#28

Aunque las cuatro P´ no han sido una revelación, pues no solamente hemos estado trabajando con las 4, sino también con la visión de la importancia del diseño del espacio como una forma de incentivar el desarrollo y participación de ideas, sí han significado una confirmación de que el camino que hemos emprendido encuentra eco en otras experiencias y ha sido realmente grato encontrar que otras personas están trabajando en el mismo camino; también un aliciente porque a veces es frustrante estar a contra corriente todo el tiempo.
En cuanto a la evolución de mis ideas realmente me ha aportado mucho la visión de LCL presentada en la semana 2 “Proyectos” especialmente en el uso de las tecnologías: “With Scratch, we focus on projects instead of puzzles…. We see coding as a form of fluency and expression, much like writing. When you learn to write, it’s not enough to learn spelling, grammar, and punctuation. It’s important to learn to tell stories and communicate your ideas”
Digamos que aun cuando sabía que era importante que niños y jóvenes aprendieran a usarlas, la forma en que la mayoría la usa, no solamente puede no ayudarles a desarrollarse, sino que puede crear vicios y comportamientos que dificultan la interacción. Con la estrategia de Kindergarten realmente me parece que ese es el camino y me da claridad para trabajarlo con los maestros.
De todo lo aprendido en estas semanas también resuena en mi la idea de “aprender haciendo”, idea que aunque ya tiene sus años como postura no solamente en educación, sino una política planteada por los movimientos de educación popular principalmente en la década de los 70´s en México, enfoque con el que he trabajado durante la mayor parte de mi vida en desarrollo comunitario, ha sido particularmente reveladora la idea de mathetic (lectura Children´s Machine) en muchos sentidos, principalmente en cuanto a la importancia de la “disposición a aprender” y a “…the most important principle of mathetics may be the Incitement to revolt against accepted wisdom that comes from knowing you can learn without being taught and often learn best when taught least”, el nuevo enfoque (para mí) acerca del pensamiento abstracto y concreto y al énfasis en: “…by asking questions about the methods and the materials used. How can one become an expert at constructing knowledge? What skills are required? And are these skills the same for different kinds of knowledge? The name mathetics gives such questions the recognition needed to be taken seriously” Lo cual explica y ejemplifica de forma tan esclarecedora desde los planteamientos de Piaget y Levi-Strauss.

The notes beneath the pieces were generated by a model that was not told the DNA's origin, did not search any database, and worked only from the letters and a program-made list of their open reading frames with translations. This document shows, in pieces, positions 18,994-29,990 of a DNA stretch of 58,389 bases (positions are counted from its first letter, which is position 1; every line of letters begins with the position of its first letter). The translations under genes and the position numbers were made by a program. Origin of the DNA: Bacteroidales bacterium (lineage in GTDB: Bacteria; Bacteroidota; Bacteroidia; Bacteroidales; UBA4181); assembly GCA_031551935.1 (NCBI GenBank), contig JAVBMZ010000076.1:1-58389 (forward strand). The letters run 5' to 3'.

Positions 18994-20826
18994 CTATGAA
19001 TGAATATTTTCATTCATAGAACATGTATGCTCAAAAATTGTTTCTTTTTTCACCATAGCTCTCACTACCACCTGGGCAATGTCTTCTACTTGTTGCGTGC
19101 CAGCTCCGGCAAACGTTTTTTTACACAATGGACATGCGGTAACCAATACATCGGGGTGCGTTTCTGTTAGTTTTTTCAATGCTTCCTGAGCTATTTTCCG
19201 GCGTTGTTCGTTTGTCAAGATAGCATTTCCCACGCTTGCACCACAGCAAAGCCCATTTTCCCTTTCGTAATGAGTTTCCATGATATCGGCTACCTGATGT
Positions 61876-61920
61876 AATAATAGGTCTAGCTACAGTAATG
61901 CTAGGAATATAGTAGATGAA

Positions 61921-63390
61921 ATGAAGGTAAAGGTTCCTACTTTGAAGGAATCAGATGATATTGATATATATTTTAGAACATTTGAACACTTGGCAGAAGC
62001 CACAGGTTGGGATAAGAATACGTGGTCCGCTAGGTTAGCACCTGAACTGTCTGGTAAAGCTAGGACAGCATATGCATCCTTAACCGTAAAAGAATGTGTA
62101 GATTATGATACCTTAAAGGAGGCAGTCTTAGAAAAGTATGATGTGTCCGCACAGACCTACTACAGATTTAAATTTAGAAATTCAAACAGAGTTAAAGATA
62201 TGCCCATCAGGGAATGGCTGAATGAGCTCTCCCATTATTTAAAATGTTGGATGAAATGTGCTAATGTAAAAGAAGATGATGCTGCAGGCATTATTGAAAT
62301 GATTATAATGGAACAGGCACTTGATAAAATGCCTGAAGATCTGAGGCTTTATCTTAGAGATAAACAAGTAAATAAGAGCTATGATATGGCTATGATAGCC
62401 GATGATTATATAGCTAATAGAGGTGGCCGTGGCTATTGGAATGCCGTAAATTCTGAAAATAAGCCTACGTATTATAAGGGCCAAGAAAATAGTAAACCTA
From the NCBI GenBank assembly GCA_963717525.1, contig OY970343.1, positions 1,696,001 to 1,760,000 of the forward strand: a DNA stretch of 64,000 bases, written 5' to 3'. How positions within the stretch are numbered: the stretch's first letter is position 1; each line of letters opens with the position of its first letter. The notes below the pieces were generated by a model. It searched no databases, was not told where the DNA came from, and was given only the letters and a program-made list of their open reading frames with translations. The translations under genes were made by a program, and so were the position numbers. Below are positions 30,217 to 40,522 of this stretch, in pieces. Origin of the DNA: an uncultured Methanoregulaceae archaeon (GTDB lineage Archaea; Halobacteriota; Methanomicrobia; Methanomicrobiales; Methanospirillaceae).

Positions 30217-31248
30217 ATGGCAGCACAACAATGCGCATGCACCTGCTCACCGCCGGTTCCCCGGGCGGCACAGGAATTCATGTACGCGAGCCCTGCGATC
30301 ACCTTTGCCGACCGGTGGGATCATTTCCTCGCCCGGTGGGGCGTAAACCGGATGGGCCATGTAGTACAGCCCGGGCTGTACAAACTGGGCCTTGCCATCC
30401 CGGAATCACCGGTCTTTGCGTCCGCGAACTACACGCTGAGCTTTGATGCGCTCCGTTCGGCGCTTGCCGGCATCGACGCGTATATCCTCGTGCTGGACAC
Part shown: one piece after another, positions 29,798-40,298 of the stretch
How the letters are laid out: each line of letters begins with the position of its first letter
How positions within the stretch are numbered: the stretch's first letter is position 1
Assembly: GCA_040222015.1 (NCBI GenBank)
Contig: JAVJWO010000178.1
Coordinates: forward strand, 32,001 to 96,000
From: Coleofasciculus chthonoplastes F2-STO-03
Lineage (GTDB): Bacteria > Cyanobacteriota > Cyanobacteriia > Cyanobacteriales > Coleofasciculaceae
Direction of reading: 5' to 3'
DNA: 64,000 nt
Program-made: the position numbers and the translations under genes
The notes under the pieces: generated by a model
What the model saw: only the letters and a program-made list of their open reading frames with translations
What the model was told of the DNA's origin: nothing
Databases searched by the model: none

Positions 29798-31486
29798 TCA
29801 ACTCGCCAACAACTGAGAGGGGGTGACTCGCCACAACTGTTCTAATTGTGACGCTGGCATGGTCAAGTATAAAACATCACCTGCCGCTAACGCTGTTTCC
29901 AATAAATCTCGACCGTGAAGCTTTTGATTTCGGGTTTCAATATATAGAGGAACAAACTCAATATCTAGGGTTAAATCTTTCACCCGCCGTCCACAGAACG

Finalmente, el haber tenido la oportunidad de experimentar con Scratch ha sido fabuloso y me deja mucha tarea, no solamente para concluir los proyectos pendientes sino para explorar todas las posibilidades y poder ponerlas en práctica con niños jóvenes y maestros.
Me quedo con muchas ganas de releer las lecturas, y de continuar…


#29

Kyra, I am glad you shared your thoughts! I used to have similar thoughts when it came to teaching. When I first had to teach to undergraduate students, I felt rather restricted in how I could present the material since I was given a rigid course plan with a very dry subject. By incorporating some collaborative activities during class, however, I have noted a little more enjoyment from learning. I would really like to take that a few steps further and really reduce the amount of time I spend talking and increase my students’ time to be actively engaged.